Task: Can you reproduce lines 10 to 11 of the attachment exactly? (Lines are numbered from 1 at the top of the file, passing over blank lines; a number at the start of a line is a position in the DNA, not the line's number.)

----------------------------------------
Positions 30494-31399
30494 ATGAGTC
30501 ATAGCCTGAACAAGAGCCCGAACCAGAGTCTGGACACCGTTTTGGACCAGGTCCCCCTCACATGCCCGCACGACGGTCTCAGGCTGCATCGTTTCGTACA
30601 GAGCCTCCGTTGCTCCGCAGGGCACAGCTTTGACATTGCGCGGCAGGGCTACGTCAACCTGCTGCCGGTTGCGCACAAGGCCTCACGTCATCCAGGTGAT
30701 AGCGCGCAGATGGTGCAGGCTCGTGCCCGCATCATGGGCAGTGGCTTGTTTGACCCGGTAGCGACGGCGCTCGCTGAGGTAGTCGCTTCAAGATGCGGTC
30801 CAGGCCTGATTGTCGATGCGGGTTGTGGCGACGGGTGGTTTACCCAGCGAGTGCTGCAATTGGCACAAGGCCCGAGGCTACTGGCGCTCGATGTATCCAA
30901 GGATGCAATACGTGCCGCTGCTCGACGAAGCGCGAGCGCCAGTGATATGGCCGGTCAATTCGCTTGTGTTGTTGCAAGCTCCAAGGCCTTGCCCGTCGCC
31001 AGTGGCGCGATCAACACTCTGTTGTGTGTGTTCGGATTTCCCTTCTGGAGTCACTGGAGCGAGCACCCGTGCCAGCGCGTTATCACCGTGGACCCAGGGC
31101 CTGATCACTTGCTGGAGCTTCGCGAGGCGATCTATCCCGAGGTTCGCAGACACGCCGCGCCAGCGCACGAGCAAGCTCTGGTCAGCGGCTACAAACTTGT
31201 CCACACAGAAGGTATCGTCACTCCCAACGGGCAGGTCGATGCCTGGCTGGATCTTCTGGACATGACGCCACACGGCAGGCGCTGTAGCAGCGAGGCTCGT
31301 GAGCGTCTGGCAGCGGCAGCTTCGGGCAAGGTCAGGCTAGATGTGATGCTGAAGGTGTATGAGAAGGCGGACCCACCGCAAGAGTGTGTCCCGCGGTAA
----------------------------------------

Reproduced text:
31201 CCACACAGAAGGTATCGTCACTCCCAACGGGCAGGTCGATGCCTGGCTGGATCTTCTGGACATGACGCCACACGGCAGGCGCTGTAGCAGCGAGGCTCGT
31301 GAGCGTCTGGCAGCGGCAGCTTCGGGCAAGGTCAGGCTAGATGTGATGCTGAAGGTGTATGAGAAGGCGGACCCACCGCAAGAGTGTGTCCCGCGGTAA